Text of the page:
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Moving your classic car to a seasonal or long-term vehicle storage unit is an effective way to protect your investment. Classic car storage doesn’t have to be complex but there are some important tips to keep in mind.

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Updated 4/20/17 from an article originally published 8/30/2013.

How to Store a Classic Car for Long Term Storage

Classic cars aren’t always practical. A classic car is an investment — one that you want to keep in the best condition possible. This could mean storing your joy ride away for the winter or longer if needed.

Investing in seasonal or long-term car storage is an affordable way to protect your automotive labor of love if you know how to do it right.

It might seem easy and convenient enough to drive your car into storage and leave it, but even older cars are meant to be driven. Storing your classic car for more than a month without proper prep can have a detrimental impact on the integrity of the car and motor.

Make sure you aren’t unintentionally damaging your car with these five must-know tips for classic car storage.

Prior to Storing a Classic Car

1. Fill the Tank & Change the Oil

Classic car storage tips

Fill the tank with premium gasoline and add a fuel stabilizer per the manufacturer’s instructions. The fuller the tank, the less chance excess moisture will build up in open spaces, which can cause the tank to rust.

The fuel stabilizer will prevent the fuel from hardening and gunking up. Make sure you drive the car around for a few miles after adding the stabilizer so it can work itself throughout the system, then top the tank off before leaving in storage.

Along with fresh gasoline, make sure the oil has been changed and the oil filter has been replaced. Leaving dirty, old oil in your classic car can lead to premature rusting within the engine. Remember to drive the car a few miles immediately following the oil change.

In addition to an oil change and refueling, remove the spark plugs and lubricate the cylinders before long term storage. You can replace the spark plugs after lubricating the cylinders or keep them in a safe place if you don’t want anyone taking your car for a joyride while it’s in storage.

2. Get the Car Detailed & Prepped

Steps for classic car storage

This step may seem unnecessary and counter-intuitive, but it’s important to store a clean and waxed car. Any dust or debris left on the car in storage can scratch or damage the exterior paint. Interior dirt and crumbs can attract unwanted pests and create undesirable odors. Before storing your classic car, give it a good, thorough cleaning and apply a protective wax finish on the exterior.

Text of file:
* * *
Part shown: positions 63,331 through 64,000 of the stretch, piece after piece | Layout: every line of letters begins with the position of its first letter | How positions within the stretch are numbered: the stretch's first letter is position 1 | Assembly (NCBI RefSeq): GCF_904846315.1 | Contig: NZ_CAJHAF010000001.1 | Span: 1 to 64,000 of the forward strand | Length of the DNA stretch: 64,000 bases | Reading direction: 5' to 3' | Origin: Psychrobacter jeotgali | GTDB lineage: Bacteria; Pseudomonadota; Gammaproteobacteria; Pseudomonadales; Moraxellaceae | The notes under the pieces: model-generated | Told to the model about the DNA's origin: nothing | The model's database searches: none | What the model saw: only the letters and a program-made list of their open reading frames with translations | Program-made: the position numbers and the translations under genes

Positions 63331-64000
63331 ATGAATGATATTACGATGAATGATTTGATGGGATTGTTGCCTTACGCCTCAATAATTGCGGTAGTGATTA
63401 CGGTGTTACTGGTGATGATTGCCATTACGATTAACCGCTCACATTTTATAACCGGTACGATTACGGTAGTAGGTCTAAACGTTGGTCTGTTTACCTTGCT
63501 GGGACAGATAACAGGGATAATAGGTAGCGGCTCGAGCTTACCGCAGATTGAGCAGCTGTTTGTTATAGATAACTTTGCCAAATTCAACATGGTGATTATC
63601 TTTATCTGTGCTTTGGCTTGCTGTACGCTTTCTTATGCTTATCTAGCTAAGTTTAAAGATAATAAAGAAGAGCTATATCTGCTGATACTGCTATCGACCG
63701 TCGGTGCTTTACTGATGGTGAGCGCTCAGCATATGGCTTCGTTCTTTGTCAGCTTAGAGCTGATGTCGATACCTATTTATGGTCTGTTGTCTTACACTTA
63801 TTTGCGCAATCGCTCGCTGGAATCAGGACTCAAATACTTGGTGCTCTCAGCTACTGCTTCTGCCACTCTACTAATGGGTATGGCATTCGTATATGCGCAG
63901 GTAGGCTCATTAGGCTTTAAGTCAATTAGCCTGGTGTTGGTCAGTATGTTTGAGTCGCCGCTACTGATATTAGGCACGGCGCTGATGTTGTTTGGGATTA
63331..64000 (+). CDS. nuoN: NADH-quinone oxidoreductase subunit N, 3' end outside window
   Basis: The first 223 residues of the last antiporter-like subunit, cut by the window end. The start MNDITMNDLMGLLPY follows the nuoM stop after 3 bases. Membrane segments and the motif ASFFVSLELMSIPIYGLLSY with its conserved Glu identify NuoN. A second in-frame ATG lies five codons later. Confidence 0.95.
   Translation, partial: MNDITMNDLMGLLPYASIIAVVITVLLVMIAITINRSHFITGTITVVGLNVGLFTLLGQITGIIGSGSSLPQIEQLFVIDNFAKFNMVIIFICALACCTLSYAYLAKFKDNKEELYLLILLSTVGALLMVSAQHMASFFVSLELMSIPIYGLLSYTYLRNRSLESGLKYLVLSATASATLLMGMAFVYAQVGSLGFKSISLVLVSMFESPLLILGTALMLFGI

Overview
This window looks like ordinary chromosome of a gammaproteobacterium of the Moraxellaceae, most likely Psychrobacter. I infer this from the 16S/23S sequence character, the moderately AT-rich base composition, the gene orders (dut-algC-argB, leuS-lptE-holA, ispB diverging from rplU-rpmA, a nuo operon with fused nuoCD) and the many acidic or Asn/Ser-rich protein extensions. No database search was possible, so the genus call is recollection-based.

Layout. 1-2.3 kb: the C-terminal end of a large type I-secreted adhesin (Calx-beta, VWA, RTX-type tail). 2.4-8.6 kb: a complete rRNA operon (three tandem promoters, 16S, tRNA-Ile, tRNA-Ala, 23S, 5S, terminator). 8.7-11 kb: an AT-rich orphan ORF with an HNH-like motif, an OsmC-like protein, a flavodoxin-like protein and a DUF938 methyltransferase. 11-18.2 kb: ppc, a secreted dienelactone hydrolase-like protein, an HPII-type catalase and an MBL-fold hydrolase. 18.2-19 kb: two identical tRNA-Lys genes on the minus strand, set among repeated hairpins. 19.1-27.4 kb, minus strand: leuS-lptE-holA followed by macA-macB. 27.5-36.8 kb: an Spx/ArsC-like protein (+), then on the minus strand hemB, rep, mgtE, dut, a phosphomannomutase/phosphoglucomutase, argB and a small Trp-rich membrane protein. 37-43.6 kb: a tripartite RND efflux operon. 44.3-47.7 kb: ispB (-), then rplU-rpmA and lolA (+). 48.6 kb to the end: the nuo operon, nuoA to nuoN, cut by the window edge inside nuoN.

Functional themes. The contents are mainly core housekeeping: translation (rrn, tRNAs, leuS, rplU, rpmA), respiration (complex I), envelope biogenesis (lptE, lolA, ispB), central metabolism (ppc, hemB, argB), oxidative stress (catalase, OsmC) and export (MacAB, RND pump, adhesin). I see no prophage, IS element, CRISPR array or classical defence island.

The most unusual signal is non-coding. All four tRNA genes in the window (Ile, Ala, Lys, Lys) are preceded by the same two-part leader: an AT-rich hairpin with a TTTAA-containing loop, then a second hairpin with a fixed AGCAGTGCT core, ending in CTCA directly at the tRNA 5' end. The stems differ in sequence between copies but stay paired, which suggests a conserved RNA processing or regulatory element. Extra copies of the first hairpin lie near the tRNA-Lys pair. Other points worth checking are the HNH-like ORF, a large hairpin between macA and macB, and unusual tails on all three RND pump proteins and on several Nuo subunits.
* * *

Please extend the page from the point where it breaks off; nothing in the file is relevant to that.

After the car wash, prep your classic car even further by doing the following:

  • Add a box of baking soda to the interior of the car to absorb unwanted smells.
  • Block off the exhaust using steel wool or aluminum foil to deter pests.
  • Lubricate door and hood hinges to keep them from jamming up.
  • Don’t forget the wheels! Make sure they are cleaned and dressed before storage.
  • Use a breathable cloth car cover instead of plastic. Plastic covers can trap condensation and lead to rust.

3. Fill Tires with Air & Put the Car on Jacks

Classic Car Storage: How to Protect Tires

It’s important to properly maintain your tires in storage because they can be very expensive to replace. First, fill up your tires to the maximum suggested PSI. Then, if you don’t plan on driving the car for awhile, jack the car up using jack stands. This relieves the weight from the tires and suspension. The added support will also prevent tires from flat spotting.

Quick Tip: If you’re storing your car on a dirt or stone surface, be sure to add plywood or another hard surface below the tires. This will protect the tires from ground rot.

4. Address the Car Battery & Fluids

Classic Car Storage and Maintenance Tips

If you plan on storing your classic car long-term, remove the car battery entirely. If the battery terminal is corroded, carefully clean it with a mixture of baking soda, petroleum jelly, and distilled water. Store the battery off the ground in a climate controlled environment above freezing.

If you will be starting your car every now and then, consider a battery tender (or trickle charger) to keep the battery functioning over long periods of time. This option will only work if you have a power source in your storage area.

Do a quick inspection right before storage and make sure all the fluids are topped off, including antifreeze, brake fluid, and transmission fluid.

5. Choose the Right Storage Location

Life Storage Store #93 in San Antonio, TX

Under ideal circumstances, a classic car should be stored in a clean, dark, and dry space. While it may be tempting to keep your car stored in an inexpensive old barn, the dirt floor and light exposure can be damaging. A garage attached to your home isn’t ideal either because the constant access exposes your car to the elements.

Life Storage offers car storage units for rent that provide you with everything you need to keep your classic car in pristine condition. See if there is a Life Storage location near you.

We hope these tips helped inspire you to store your car properly. If you are lucky enough to own a classic car, make sure you take the best possible care of your investment.

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About the Author

Lauren Thomann

Lauren Thomann is a contributing writer covering home, moving and storage topics for the Life Storage blog.

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